Premature aging – Traumatic events and chronic stress can both shorten telomeres, the protective caps on the ends of cell chromosomes, causing your cells to age faster, according to Harvard Health Publishing. The good news? Exercising vigorously three times a week may be enough to counteract the effect.
NEW SMALL CLASS OFFERING – BALANCE AND FALL PREVENTION
Beginning Friday, September 9 at 2pm, we will be offering a new small group class (min. 4 and max 5 participants). It will run for 6-weeks and cost $150 for the 6-weeks. The focus will be on improving balance, coordination, core control and agility. All these areas are important for fall prevention. For NEW clients, we will perform a modified fitness assessment ($30), and all participants will be tested for balance prior to the first class. If there are more than 5 participants, but at least 8 we will consider adding an additional class. First-come, first-served…call Debora for more information and to register (847-722-2115).
We are still requiring masks and vaccination verification for all those who enter the studio. We want to ensure that our studio is a safe place to come and exercise. We know that exercising with a mask is not fun, but it is a good practice for the time being. Contagion is decreasing in our village and the immediate area, but we will always be more conservative than some other businesses. We truly want clients and trainers to feel that our studio is a safe and healthy environment and will do all we can to maintain that.
IMPROVING JOINT MOBILITY (Excerpt from Livestrong.com July 2020)
Stretching and strength training are good for your muscles and cardio is good for your heart, but what about your joints? Unlike muscles, joints have no direct blood supply, so they rely on movement to keep them functioning properly.
“If there’s no motion in the joint it will degenerate — that’s a law,” says Robert Bates, DC, a chiropractor and preventive care specialist in Manhattan Beach, California. Joints rely on synovial fluid to “wash” away waste products that build up and compromise the integrity of the joint, he says.
Why Is Joint Mobility Important?
A daily joint-mobility routine can keep your joints healthy and prevent stiffness and muscle imbalances. It can also restore lost range of motion, making exercise more enjoyable, enhancing your athletic performance and protecting you from common aches and pains.
A single faulty joint affects the body as a whole, as the individual parts of the human body are meant to work synergistically, not independently. As long as there’s not permanent damage in the joint, you can regain lost ranges of motion through preventive care, Bates says.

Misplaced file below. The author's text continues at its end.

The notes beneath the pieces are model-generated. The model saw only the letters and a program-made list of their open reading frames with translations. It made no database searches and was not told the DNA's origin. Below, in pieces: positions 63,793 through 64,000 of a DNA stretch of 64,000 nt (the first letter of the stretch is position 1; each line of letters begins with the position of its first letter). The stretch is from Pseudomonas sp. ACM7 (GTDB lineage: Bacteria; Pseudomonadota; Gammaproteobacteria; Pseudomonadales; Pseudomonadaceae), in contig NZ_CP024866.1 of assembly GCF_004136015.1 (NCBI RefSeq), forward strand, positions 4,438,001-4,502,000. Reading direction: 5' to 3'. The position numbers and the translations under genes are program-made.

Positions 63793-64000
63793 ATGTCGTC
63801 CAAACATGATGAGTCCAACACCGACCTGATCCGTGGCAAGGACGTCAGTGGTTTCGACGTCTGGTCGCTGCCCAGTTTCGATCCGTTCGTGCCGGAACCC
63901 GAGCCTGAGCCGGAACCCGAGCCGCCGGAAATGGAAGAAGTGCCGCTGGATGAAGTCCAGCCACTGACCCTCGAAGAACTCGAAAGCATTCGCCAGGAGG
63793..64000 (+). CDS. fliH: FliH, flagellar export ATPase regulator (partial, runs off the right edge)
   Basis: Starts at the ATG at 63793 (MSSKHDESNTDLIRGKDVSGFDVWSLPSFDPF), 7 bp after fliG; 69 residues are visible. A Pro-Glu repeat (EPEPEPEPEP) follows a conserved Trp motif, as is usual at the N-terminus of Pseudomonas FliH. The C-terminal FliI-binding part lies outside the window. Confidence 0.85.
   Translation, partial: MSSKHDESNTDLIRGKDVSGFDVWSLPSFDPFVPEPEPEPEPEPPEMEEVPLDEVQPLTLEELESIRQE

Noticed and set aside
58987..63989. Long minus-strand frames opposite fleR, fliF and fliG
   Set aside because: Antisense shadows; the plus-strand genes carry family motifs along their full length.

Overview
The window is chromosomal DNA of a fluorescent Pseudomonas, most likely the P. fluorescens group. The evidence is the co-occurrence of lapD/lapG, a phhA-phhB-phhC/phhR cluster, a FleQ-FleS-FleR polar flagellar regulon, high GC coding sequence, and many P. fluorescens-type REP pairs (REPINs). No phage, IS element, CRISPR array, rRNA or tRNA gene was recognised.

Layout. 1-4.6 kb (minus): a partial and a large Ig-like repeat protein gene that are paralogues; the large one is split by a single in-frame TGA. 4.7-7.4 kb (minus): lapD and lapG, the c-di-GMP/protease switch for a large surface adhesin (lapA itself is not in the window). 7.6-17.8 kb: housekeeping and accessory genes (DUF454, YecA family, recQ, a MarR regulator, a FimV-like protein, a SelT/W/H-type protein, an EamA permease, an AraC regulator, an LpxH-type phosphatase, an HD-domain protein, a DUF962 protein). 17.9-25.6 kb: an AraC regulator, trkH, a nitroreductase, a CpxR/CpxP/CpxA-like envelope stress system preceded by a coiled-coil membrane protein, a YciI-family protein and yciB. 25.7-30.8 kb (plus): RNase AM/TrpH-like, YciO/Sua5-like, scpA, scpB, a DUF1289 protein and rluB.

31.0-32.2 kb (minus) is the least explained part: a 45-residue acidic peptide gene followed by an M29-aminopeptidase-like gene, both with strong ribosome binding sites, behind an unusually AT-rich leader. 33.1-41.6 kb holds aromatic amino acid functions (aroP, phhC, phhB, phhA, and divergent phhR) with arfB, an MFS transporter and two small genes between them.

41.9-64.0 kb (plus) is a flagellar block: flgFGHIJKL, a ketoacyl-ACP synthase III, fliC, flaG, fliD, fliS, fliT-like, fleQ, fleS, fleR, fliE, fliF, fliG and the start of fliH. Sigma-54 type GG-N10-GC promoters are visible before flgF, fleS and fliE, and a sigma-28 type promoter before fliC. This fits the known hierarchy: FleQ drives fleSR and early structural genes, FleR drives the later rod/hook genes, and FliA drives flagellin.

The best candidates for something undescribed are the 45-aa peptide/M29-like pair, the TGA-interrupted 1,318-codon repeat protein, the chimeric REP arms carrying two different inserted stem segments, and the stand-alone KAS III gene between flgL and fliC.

Additionally, joints that are able to move through their full range of motion allow connecting muscles to completely contract and expand, which gives muscles more strength and power and prevents injury.
Here are some examples of exercises you can do daily to maintain joint mobility in shoulders, hips and ankles. If you are not clear oh how to do these, ask your trainer to show you.
Backstroke for shoulders
Standing with your arms straight and elbows locked (but not hyperextended), lift one arm straight out in front of you and slowly circle it backward. Avoid rotating the torso as you do so.
Keep your hips squared forward and biceps close to your ear at the top of the movement without allowing your shoulders to shrug.
Repeat on the other side and keep alternating in a fluid motion for 10 to 20 reps per side.
The ball-and-socket joint of the shoulder is one of the most mobile joints in the human body, but due to improper posture, motion can deteriorate over time.
“Ergonomics is not enough. You must get the movement in the joints,” says Bates, who recommends practicing proper posture in the workplace and taking breaks to get your joints moving as well as keeping them hydrated.
Pelvic circles for Hip Joints
Stand with your feet hip-width apart, hands on your hips.
Keep your feet planted and core engaged as you move your hips in a circular motion.
Repeat 5 to 10 times in each direction.
“Every time you land, something has to absorb the shock,” Nelson says. “The muscles, tendons and ligaments aren’t designed to do it all.” A stiff spine and tight hips means the impact is going to be translated to the muscles, tendons and ligaments.
“Over time, it leads to sprains, strains, knee and low-back pain,” she says. So keep your lumbar spinal discs and hip sockets lubricated with pelvic circles.
Stand or sit and lift one heel off the ground.
Flex your foot, brining your toes toward your shin.
Circle the ankle around and point your toes for full extension at the bottom of the movement before circling around to the starting position.
Repeat for 5 to 10 reps in each direction on both legs.
Mobilizing your ankles may be just what you need in order to let go of nagging running injuries and finally ditch that knee brace for good.
“The epidemic of plantar fasciitis and fallen arches is a result of the foot bones destabilizing in order to compensate for the ankle being incapable of absorbing and retranslating force,” Sonnon says.
Ankle rolls restore movement to the joint and, as a result, re-stabilize knee alignment and helps prevent arches from falling, resolving pain from plantar fasciitis, he says.
This is such a weird time, on so many levels. Covid, world events, local, regional and state news are all contributing to confusion, anxiety and stretching our coping skills to limits we never thought possible. But in spite of all this, we are still functioning, still trying to live “normal” lives, still trying to understand others even though we may not agree with them, and still smiling every chance we get. So, my friends, I truly wish you the best that is possible for this holiday season.